The best gardening tools are not necessarily the most expensivePosted by Fiona Nevile in Discoveries, General care | 14 comments
I’d cut down the rose bushes to large stumps and wheeled away about ten borrow loads of rose branches and quite a lot of bindweed roots.
John Coe cast an eye over the warzone border covered with hefty skeletal stumps.
“I can see what you mean. With this and the new potato border you will have a much more productive space for growing vegeatbles. Kitchen garden borders always fill up fast.”
He picked up my spade and stabbed at the biggest rose root.
“This’ll take some shifting.”
Within five minutes the base of the spade had snapped away from the handle. Poor John. It didn’t matter at all but he felt crouchy. It was a cheap stainless steel one. Beware. The metal that joins the business end to the handle may not be as strong as stainless steel. We stared at the triangular joint in silence – the metal joiner had just rusted away.
“I have a pitch fork if that will do?”
“Yes. Better than nothing.”
When I was in the barn my hand fell on a big shovel. John pushed open the barn door at exactly the same moment.
“Years ago I put a shovel in the barn.”
I handed John the shovel.
In fact I was pleased that the stainless steel spade had broken, it was a heavy cumbersome thing. I always used to buy stainless steel forks and spades. In the olden days these were recommended as tools for life. You invested hugely, ‘worked one in’ and it would probably see you out. You might need to replace a wooden handle once in a while but your finely honed tool would see you too the grave.
About twelve years ago cheaper stainless steel tools started to appear in the shops and garden centres. They looked exactly the same but they were of inferior quality to the old fashioned stainless steel for life range. When a prong snapped on my fourth stainless steel fork I went out looking for a replacement. I decided to buy one that suited my size. I found a wonderful ordinary metal and wooden handled fork. Perfectly balanced for my height and weight. It didn’t cost much and I’ll buy a replacement spade tomorrow from this range. It’s so easy to be dazzled by the virtues of stainless steel rather than chose a tool that works well for you.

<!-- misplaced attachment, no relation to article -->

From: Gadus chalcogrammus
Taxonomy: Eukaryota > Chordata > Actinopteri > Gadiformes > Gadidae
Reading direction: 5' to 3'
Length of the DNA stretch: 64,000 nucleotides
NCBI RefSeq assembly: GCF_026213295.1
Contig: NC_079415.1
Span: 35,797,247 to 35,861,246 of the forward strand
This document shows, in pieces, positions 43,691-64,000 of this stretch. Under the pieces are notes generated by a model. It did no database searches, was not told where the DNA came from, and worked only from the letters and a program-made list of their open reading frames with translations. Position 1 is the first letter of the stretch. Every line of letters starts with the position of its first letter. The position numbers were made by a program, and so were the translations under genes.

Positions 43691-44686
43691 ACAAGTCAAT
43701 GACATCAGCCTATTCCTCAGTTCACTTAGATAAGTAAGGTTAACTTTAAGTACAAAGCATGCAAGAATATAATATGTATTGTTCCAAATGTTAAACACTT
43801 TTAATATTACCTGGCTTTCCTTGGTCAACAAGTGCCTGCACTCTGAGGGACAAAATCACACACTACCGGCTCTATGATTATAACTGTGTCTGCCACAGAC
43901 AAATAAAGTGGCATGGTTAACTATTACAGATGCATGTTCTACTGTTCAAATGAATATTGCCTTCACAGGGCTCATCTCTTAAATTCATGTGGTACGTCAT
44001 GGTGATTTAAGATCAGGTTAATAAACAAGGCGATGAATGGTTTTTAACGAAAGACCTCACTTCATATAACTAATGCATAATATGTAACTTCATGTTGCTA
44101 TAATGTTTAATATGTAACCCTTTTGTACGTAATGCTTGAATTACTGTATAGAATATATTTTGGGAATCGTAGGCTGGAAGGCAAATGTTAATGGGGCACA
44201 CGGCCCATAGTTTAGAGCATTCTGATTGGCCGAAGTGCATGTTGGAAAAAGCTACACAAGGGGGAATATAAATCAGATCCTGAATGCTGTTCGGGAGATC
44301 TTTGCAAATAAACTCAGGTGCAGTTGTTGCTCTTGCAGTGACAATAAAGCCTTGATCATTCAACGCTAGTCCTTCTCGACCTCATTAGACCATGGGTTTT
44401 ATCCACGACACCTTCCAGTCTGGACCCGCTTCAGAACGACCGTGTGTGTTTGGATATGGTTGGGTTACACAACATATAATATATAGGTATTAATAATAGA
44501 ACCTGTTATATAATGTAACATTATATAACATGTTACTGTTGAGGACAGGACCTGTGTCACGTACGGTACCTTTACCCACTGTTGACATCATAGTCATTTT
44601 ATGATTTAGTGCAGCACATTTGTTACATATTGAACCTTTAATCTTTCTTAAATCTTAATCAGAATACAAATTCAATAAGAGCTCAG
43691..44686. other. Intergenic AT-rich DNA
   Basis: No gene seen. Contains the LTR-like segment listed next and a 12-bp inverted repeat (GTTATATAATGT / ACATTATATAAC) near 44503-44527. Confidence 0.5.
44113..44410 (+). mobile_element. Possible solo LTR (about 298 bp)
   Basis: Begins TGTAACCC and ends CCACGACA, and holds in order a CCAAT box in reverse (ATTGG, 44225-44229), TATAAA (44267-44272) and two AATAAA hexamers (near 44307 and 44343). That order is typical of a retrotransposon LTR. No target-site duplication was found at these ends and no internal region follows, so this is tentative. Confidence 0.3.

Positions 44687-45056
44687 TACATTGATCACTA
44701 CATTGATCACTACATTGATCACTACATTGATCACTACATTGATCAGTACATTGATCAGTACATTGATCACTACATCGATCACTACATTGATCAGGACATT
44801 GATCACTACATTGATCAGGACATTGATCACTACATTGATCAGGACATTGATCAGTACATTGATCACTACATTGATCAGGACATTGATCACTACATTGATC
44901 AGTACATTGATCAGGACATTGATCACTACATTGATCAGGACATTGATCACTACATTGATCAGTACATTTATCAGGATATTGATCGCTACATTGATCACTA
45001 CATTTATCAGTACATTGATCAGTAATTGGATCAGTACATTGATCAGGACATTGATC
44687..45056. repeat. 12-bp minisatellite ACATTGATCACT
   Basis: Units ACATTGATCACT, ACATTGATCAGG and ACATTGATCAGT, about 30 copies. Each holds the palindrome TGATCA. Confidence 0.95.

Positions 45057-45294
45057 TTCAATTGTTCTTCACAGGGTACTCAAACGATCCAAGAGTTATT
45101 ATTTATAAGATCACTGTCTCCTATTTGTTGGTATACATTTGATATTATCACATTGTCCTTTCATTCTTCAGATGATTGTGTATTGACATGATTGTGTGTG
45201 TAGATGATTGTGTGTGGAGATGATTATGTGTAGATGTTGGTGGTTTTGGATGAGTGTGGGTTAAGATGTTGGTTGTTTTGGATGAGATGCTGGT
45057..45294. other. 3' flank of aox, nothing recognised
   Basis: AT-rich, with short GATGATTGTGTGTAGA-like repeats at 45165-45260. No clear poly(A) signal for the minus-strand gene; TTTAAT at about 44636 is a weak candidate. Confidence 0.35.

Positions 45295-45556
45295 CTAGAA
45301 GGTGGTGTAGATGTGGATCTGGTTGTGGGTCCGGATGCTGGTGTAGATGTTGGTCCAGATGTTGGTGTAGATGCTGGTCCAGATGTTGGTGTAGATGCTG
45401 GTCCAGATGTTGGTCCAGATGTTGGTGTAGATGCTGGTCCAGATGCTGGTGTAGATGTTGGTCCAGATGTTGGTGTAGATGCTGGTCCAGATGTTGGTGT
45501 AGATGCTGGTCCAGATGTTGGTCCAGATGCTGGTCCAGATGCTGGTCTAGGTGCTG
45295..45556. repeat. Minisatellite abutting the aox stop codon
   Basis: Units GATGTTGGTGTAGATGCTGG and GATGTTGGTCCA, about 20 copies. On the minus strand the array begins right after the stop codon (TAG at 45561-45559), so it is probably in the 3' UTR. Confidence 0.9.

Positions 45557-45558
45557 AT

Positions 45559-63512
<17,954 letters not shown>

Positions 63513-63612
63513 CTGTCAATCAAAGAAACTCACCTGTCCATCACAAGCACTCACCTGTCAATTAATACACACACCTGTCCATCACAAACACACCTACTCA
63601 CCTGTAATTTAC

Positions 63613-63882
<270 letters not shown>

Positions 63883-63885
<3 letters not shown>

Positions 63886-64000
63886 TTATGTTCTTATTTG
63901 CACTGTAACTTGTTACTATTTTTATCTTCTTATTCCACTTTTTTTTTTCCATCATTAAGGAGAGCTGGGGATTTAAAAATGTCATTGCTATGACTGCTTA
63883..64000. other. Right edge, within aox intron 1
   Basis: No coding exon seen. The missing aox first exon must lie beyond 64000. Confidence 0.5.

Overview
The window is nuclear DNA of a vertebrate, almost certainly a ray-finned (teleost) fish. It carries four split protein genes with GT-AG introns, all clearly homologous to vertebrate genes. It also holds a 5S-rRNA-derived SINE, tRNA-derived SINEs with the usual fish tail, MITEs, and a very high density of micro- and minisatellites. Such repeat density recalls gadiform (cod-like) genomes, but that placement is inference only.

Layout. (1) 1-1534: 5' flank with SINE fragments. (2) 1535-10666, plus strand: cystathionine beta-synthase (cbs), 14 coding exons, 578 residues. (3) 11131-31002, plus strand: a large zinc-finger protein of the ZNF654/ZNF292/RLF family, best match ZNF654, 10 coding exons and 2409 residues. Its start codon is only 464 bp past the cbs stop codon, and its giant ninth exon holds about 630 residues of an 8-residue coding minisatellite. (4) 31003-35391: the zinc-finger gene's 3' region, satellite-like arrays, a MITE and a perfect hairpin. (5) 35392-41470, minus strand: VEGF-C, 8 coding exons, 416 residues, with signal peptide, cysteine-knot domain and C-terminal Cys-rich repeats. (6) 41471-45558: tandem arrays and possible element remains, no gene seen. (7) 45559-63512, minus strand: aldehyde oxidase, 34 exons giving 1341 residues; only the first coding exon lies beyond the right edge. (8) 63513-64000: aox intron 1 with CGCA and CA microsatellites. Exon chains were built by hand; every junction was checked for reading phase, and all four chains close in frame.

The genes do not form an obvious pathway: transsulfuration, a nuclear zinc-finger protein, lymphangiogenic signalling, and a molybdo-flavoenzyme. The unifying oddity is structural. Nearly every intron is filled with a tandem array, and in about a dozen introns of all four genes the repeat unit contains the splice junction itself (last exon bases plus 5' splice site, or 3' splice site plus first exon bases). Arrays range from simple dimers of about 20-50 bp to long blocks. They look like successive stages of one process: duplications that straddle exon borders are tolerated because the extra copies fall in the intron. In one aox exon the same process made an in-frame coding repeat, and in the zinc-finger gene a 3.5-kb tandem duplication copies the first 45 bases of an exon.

A tool is an extension of your arms and hands. It is supposed to make gardening easier and give you added oompf. Test any potential tools out in the shop for weight and dexterity. Ignore the goggling eyes. The people who are staring are clearly just used to buying small hand tools or wishing that they had done the same when they replaced their tools last time.
Although when it comes to secateurs, always buy the best. I’ve invested in medium priced ones and regretted the move within days. Felco are the kings and go on and on despite being given rather poor treatment (mine have ended up on the compost heap several times in the last seven years and always respond well to a spray of WD40). Still giving good clean cuts with loads of wellie. If you invest in Felco secateurs always buy a pair of red handled ones. They are easy to see if they are dropped in the garden by misatke. Last year Felco resharpened my mum’s secateurs. They used to do this free for the life of the tool. I’m not sure whether they still do this service. There is no evidence on the website.
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